"SerialPower II" Software Examples & Network Stacks
"Combining power delivery and
bi-directional communications between intelligent nodes
using just two interchangeable wires"
Version II (with APP = Active Power Provision) for Picaxe M2/X2
Basic Network Stacks
A minimum "SerialPower" network configuration consists of a master node and a slave node. This section describes the main network stacks required.
- Master Node Software & common settings file: -
A master node is application independent and the master node software is therefore the same for any application. The following link is available for the master node software as implemented on a Picaxe-08M2, it may be adapted towards a different M2 type controller as well: Master Node Network Stack
Both the Master and Slave node software import a common settings file (.basinc) that needs to reside in the same directory:
Common include file
- Slave Node Software: M2 variants -
A basic network stack for a M2-based slave node is available that implements a simple "dummy" process which registers itself to the master node as a sending process. In this way a slave node can be tested in a very simple way, since with a correctly functioning slave node the master node will generate timeslots for this dummy process (in case of several slave nodes: take care that each dummy sending process on each slave node gets a different, unique ID). The following link is available for the basic slave node network stack as implemented on a Picaxe-08M2: Slave Node Network Stack
- Slave Node Software: X2 variants -
A basic network stack for a X2-based slave node is available that implements a simple "dummy" process which registers itself to the master node as a sending process. In this way a slave node can be tested in a very simple way, since with a correctly functioning slave node the master node will generate timeslots for this dummy process (in case of several slave nodes: take care that each dummy sending process on each slave node gets a different, unique ID). The following link is available for the basic slave node network stack as implemented on a Picaxe-20X2: Slave Node Network Stack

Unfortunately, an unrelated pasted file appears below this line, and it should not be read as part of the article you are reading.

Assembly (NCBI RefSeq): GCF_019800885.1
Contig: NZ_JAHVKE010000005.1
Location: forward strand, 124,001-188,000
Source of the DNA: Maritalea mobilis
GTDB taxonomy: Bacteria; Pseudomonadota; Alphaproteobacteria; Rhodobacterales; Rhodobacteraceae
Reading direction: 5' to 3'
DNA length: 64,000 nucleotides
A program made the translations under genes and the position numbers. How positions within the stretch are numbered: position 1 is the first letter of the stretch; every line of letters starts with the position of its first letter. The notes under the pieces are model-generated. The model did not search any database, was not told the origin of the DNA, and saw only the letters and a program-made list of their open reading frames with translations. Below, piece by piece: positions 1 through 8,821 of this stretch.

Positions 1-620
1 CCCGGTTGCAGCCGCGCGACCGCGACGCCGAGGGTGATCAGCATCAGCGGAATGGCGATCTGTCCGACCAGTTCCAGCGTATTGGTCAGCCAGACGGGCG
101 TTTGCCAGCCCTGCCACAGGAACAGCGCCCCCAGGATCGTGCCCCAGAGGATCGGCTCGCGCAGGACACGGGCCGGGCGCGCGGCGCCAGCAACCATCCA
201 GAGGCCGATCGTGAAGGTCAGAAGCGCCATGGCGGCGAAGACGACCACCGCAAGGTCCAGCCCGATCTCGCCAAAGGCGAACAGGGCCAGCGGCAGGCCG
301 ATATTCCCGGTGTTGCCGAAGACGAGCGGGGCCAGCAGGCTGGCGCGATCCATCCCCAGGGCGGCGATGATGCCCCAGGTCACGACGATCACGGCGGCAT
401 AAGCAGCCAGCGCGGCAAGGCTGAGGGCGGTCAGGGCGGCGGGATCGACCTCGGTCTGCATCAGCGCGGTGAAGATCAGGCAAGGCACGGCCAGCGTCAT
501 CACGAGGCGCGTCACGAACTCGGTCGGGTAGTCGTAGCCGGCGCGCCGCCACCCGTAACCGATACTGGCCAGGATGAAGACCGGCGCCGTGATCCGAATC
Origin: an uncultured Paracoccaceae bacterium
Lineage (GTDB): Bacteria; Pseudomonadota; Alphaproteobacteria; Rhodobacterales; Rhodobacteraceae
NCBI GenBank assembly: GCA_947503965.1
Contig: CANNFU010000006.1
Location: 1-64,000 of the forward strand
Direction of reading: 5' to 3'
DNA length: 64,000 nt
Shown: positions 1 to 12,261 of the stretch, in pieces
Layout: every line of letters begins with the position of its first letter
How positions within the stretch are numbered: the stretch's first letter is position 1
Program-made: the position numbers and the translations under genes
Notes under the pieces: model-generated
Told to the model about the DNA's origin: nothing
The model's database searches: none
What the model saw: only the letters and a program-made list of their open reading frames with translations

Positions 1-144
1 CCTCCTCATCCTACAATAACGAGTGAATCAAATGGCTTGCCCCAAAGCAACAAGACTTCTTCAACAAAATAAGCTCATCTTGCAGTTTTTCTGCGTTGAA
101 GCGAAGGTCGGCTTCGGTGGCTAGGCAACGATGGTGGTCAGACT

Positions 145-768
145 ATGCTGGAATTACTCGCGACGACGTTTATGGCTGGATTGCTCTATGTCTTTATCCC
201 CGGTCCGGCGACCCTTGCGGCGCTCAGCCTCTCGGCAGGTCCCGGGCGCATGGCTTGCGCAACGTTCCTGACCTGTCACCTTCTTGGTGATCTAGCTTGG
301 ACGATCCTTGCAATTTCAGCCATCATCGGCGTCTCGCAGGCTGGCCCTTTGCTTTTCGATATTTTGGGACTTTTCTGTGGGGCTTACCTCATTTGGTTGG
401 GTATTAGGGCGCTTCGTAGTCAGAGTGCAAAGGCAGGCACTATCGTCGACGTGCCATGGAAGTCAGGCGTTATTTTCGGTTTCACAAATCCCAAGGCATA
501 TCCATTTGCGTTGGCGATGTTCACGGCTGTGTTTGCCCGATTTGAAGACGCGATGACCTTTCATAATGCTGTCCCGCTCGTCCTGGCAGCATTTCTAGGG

A number of simple, tested examples are available. Main goal is to illustrate the programming of the slave nodes for typical applications. The example code has been tested on a true two-wire network implementation. Therefore, the example code uses this particular network setting as well and you may need to alter that for your particular application! All examples on this page are described in detail in the Architecture Document, Chapter 10.
Hint: Compare the example codes below in order to quickly locate the application dependent code parts in the slave node software. This comparison will help you to code your application much faster. Furthermore it reveals that a large part of the slave node software is actually application-independent.
- Exampe: "Hello World" -
In this example a slave node sends the "Hello World message to the network, the Master node picks it up and transmits it to the Serial Port. Thus a simple application is available to demonstrate bidirectional communication between processes at a master and a slave node.
The example code can be found here: Example "Hello World" (slave node transmit + master node receive response).
- Example S1 -
In this example a switch at the slave node is read. Every time it is pressed a LED at the slave node is lit and a message is prepared that calls a master node process to flash the master node LED. Thus a simple application is available to demonstrate bidirectional communication between processes at a master and a slave node.
Example S1 is treated in detail in Chapter 10.1 of the Architecture Document.